Estonia’s parliament voted for its removal, by 46 to 44 votes with eleven abstentions, but the President vetoed the law almost immediately. The row is all about this bronze statue in the centre of Tallin, a monument to Russian soldiers erected in 1947. Now Estonia is independent, many want the reminder of the Soviet era removed. The President has anticipated a fierce response from Moscow, which already warned moving it would be “blasphemy”.
He already has an outraged Russian minority in Estonia to deal with. Some came to demonstrate outside parliament today ahead of the vote. Andrei Zarenkov leads the mainly Russian Constitutional party: “It is normal from the point of view of the people who think that we Russians, those who live here are like a fifth column in this country, that we don’t have our own opinion and have to forget our fathers and grandfathers, so from this point of view this law is normal for them (Estonian lawmakers). For us it is unnatural, we will be protesting at whatever cost, and will continue to persuade the President that to sign such a law is a crime”.
There’s the same incomprehension in Moscow, where people have been protesting in front of the Estonian embassy, brandishing SS insignia: “I know how our monuments are guarded in Germany, especially our monuments in other countries, why there is such a reaction in Estonia? This is the government’s attitude towards the people. I have friends in Estonia and they do not share the views of their government regarding this.”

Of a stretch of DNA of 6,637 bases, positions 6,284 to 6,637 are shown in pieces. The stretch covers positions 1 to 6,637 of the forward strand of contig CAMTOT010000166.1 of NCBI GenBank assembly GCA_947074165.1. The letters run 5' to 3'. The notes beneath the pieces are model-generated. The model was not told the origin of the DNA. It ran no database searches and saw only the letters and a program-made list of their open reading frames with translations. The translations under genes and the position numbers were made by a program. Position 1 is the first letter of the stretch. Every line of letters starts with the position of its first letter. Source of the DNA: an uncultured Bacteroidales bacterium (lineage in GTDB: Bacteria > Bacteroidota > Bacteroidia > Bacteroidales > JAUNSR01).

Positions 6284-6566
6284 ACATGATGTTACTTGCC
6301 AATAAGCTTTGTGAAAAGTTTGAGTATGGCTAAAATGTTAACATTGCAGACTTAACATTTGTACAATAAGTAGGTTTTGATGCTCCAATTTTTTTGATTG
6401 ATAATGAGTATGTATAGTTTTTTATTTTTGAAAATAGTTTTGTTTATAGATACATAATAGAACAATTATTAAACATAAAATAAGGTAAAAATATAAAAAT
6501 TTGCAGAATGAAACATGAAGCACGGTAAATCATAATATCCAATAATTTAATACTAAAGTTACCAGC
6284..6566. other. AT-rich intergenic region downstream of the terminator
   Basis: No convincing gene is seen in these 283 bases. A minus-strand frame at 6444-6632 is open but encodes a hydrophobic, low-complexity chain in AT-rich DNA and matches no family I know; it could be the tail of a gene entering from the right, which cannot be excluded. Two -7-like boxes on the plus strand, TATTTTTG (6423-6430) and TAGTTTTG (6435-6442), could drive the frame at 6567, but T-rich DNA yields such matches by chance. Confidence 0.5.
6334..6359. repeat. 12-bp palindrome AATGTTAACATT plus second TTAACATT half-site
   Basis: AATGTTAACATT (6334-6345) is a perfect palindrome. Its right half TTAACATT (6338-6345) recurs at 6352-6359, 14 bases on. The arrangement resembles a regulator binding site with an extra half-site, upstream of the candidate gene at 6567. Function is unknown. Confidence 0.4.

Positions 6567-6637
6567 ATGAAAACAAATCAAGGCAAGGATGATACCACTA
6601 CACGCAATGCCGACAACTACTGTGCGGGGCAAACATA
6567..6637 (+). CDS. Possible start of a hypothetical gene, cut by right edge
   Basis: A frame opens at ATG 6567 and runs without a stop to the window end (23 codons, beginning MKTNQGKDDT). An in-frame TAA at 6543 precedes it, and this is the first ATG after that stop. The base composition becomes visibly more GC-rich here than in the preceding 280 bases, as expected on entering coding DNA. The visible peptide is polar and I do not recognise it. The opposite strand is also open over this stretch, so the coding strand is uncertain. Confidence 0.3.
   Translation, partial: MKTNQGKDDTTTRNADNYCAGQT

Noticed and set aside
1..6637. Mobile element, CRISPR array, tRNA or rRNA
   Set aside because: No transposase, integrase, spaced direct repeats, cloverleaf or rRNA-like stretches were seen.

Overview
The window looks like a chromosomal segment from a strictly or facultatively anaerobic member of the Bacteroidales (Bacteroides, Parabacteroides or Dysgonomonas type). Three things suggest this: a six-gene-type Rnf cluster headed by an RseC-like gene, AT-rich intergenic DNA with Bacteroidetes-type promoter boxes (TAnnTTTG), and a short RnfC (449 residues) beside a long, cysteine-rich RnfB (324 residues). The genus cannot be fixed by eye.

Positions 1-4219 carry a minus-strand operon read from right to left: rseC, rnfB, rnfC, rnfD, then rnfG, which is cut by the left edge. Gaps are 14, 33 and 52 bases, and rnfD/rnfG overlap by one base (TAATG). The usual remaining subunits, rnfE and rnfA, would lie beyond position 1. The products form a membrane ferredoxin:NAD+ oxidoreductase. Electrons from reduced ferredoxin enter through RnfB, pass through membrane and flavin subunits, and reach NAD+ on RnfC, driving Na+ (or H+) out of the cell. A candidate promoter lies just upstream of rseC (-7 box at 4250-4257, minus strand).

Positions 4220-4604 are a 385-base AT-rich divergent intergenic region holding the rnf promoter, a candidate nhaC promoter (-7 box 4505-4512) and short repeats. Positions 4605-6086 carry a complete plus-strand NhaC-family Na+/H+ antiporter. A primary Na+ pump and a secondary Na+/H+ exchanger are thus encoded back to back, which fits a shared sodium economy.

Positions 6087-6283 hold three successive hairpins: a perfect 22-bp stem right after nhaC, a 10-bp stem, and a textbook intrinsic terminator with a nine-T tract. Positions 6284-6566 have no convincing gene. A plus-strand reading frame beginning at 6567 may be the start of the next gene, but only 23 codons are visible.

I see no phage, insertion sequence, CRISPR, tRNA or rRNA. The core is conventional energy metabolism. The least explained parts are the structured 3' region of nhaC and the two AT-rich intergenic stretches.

Ahead of this morning’s vote the Russians were sounding tough. The Duma’s International Relations Commisssion head, Konstantin Kosachyov: “If the worst happens, the graves will be unearthed and the monuments dismantled, the Estonians should realize that our relations would face most catastrophic consequences, in trade and economy in the first place. Russia will not support or accept or excuse such actions.”
The statue commemorates the Russian soldiers who died freeing Estonia, after Nazi forces occupied Tallin in nineteen forty-four. But while for some it’s a symbol of liberation from fascism, for others it’s a symbol of communist occupation, and it appears difficult to reconcile the two camps.